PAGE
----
NORTH CHARLESTON, S.C. — Scientists this week should get a look at the entire hull of the Confederate submarine H.L. Hunley for the first time in almost 150 years. Perhaps they will also find a clue as to why the sub sank off Charleston in 1864.
The hand-cranked Hunley, the first submarine in history to sink an enemy warship, went down with the eight-man crew after sinking the Union blockade ship Housatonic.
The sub sank tilted about 45 degrees on its side. It was raised in that position back in 2000 and has been oriented that way in slings in a conservation lab ever since.
Last week, scientists began the laborious process of turning the sub upright for the first time since it left on her mission. They slowly raised the Hunley and the steel truss holding it about three feet in its conservation tank.
This week they will put new hardware on the slings and then slowly bring the sub upright to stand on steel keel supports with sophisticated sensors to record the weight each is bearing, said Paul Mardikian, the senior conservator on the Hunley project.
"We want to know how the submarine is being supported and we want the submarine to be supported evenly," he said.
Scientists have modeled the delicate process of righting the sub both in a computer simulation and with a model of the hull. "If you're going to do it, you have to do it right," he said, adding it will probably take two days to bring the Hunley upright.
"It's been ongoing work for the last three years finding a way to have some sort of control on what will happen to the submarine, the points that will be stressed and how to handle the rotation," he said.
During the conservation, scientists removed several hull plates to get the human remains and artifacts inside.
"That submarine is much weaker than it was at the time of the recovery," Mardikian said. "We have removed 10 tons of sediment and while that submarine is lighter, it is still more fragile."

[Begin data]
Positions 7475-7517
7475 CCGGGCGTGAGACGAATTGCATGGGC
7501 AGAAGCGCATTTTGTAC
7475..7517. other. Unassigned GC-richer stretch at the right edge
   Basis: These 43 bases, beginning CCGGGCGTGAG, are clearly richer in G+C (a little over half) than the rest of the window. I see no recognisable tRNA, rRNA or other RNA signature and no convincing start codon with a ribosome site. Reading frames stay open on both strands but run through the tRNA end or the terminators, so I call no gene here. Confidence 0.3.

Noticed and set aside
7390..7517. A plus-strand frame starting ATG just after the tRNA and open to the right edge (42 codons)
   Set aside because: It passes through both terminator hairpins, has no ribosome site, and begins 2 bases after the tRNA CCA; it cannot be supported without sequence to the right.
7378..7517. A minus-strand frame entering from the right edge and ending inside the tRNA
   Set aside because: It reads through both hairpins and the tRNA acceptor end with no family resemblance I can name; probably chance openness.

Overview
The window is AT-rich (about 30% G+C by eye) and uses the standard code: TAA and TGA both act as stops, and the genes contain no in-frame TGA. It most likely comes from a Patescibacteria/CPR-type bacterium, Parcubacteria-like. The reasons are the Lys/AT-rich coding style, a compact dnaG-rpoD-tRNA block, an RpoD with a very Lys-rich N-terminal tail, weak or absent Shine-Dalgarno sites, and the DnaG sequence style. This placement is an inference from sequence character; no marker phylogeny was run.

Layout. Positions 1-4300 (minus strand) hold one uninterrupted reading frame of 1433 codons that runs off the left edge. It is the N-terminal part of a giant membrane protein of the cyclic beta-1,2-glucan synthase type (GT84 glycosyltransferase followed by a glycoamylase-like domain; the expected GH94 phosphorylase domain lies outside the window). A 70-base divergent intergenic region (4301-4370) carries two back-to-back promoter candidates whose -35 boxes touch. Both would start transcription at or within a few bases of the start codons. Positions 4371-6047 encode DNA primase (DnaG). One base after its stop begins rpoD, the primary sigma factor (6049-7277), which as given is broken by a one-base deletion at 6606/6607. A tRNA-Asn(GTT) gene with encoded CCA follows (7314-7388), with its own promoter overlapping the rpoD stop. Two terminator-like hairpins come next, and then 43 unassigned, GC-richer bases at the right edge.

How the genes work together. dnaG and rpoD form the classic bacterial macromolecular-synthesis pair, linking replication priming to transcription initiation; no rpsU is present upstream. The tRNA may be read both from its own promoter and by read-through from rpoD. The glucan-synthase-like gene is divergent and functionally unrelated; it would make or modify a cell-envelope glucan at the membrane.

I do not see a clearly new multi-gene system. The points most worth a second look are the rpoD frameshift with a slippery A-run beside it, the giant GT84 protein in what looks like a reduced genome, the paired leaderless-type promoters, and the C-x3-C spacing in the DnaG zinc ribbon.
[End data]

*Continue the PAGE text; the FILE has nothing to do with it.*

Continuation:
He said removing the rest of the encrusted sediment on the hull will take about a year to complete once the Hunley is standing on its own on the keel blocks.
Seeing the hull may provide clues as to its sinking.
There are a number of possibilities why the sub sank. It could have been damaged by fire from the Housatonic or perhaps struck by a second Union ship coming to the aid of the blockade ship. It's also possible the Hunley crew was knocked out by the concussion of the explosion that sank the Housatonic.
The clues indicate the crew died of anoxia, a lack of oxygen which can overtake a person very quickly, and didn't drown. The remains of the crew were found at the crank stations and they seemed to be no rush for an escape hatch.
One of the crane operators who helped raise the Hunley last week was there a decade ago to lower it initially into its conservation tank.
Cecil Douglas of Parker Rigging said it was easier to raise the Hunley a few feet than to move it into position in its tank in 2000. And he says he's not done with the Hunley.
"I plan to be here to take it out" when the conservation is complete and the Hunley is moved to a museum, he said.
But first comes the rotation.
"Having that submarine on keel blocks will be incredible for archeologists and incredible for the public because they have never seen the Hunley upright," Mardikian said.